Ground Penetrating Radar
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Non-destructive tests for railway evaluation: detection of fouling and joint interpretation of GPR data and track geometric parameters
Mercedes Solla and Simona Fontul
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Abstract: This paper deals with railway assessment by using Ground Penetrating Radar, eventually combined with Falling Weight Deflectometer and Light Falling Weight Deflectometer. All measurements were performed during a Short-Term Scientific Mission (STSM) funded by the COST (European Cooperation in Science and Technology) Action TU1208 “Civil engineering applications of Ground Penetrating Radar.” In particular, the tasks addressed were: 1. Detection of track defects at infrastructure level (voids and cracking); 2. Measurement of layer thickness; and, 3. Evaluation of the fouling level of ballast.
Keywords: Ground Penetrating Radar (GPR); railways; detection of track defects; measurement of layer thickness; fouling evaluation; Falling Weight Deflectometer (FWD).
A Short-Term Scientific-Mission (STMS) entitled “Non-destructive tests for railway evaluation: detection of fouling and joint interpretation of GPR data and track geometric parameters” was funded in 2015 by COST (European Cooperation in Science and Technology), in the framework of the COST Action TU1208 “Civil engineering applications of Ground Penetrating Radar” activities. Mercedes Solla visited Simona Fontul in Lisbon, Portugal, from June 1st to June 30th, 2017, and they jointly carried out a series of experiments concerned with the non-destructive assessment of railways. The objective of this paper is to present the results obtained during the STSM.
Railways, as all infrastructures, have to behave properly during their life cycle. A regular maintenance policy has to be established, to guarantee high safety standards . At the same time, costs and traffic interruptions have to be limited. Nowadays, track monitoring mainly consists in measuring parameters related to the track layout and rail wearing. During maintenance operations, some track components are replaced while others can remain the same, such as the substructure [2, 3]. The customary monitoring procedure does not detect the real causes of rail deficiency, which may be due to the presence of ballast pockets, fouled ballast, poor drainage, subgrade settlements or transitions problems [4-6]. A more thorough analysis of the conditions of both the railway platform and substructure is crucial to reduce maintenance costs and increase operational safety levels.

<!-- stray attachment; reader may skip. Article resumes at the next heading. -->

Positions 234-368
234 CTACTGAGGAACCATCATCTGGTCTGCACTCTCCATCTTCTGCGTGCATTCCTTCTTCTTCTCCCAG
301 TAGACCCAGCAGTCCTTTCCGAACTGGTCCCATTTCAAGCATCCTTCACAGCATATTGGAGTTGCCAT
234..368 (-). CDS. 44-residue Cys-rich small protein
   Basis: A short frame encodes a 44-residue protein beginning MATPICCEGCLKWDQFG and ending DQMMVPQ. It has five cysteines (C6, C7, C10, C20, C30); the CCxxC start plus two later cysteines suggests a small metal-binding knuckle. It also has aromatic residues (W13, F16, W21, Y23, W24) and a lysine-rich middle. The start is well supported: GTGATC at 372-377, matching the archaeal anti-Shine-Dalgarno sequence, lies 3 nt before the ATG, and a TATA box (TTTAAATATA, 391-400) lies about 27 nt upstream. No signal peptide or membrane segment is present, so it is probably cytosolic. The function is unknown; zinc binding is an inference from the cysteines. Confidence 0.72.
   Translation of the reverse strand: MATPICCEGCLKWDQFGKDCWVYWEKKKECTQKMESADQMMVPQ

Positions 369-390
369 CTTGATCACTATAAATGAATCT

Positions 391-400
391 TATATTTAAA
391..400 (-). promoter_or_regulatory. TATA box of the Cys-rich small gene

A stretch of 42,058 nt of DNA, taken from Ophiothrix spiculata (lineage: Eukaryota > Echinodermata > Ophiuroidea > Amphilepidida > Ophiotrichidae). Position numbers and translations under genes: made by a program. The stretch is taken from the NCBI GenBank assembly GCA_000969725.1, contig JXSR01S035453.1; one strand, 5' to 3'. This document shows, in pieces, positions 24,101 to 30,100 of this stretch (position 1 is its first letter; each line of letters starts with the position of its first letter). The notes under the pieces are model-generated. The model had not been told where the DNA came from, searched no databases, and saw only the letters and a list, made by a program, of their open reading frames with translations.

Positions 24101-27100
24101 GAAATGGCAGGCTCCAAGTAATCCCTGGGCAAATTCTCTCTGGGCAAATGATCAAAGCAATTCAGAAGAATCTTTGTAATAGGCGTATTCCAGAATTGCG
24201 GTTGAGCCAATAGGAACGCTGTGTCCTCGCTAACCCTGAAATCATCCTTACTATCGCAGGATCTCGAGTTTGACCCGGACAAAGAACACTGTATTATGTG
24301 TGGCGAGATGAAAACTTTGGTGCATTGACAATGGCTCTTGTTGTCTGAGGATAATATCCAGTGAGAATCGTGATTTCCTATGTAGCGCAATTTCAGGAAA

Non-destructive testing techniques can be effectively employed for railway assessment. The main purpose of the STSM was to study how Ground Penetrating Radar (GPR) can be used to inspect the infra- and super-structure of railways. In particular, the tasks addressed were: 1. Detection of track defects at infrastructure level (voids and cracking); 2. Measurement of layer thickness; and, 3. Evaluation of the fouling level of ballast.
Two different GPR systems were used and compared, in terms of their capability to detect defects in the subgrade (at platform level) and estimate the dielectric permittivity of concrete asphalt for sub-ballast. In particular, the available equipment included: a ground-coupled GPR manufactured by MALÅ (brought to Lisbon from the University of Vigo, Spain) and an air-coupled system manufactured by GSSI (available at the National Laboratory For Civil Engineering, in Lisbon). The MALÅ system was a ProEx control unit equipped with 1-GHz and 2.3-GHz antennas. The GSSI system was a SIR-20 control unit equipped with 1-GHz and 1.8-GHz antennas. The accuracy of different inspection procedures was evaluated, to determine the best way to proceed for assessing railways with GPR.
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Unrestricted use, distribution, and reproduction in any medium of this article is permitted, provided the original article is properly cited. Please cite this article as follows: M. Solla and S. Fontul, "Non-destructive tests for railway evaluation: detection of fouling and joint interpretation of GPR data and track geometric parameters," Ground Penetrating Radar, Volume 1, No. 1, Article ID GPR-1-1-4, pp. 75-103, January 2018, doi: 10.26376/GPR2018004.
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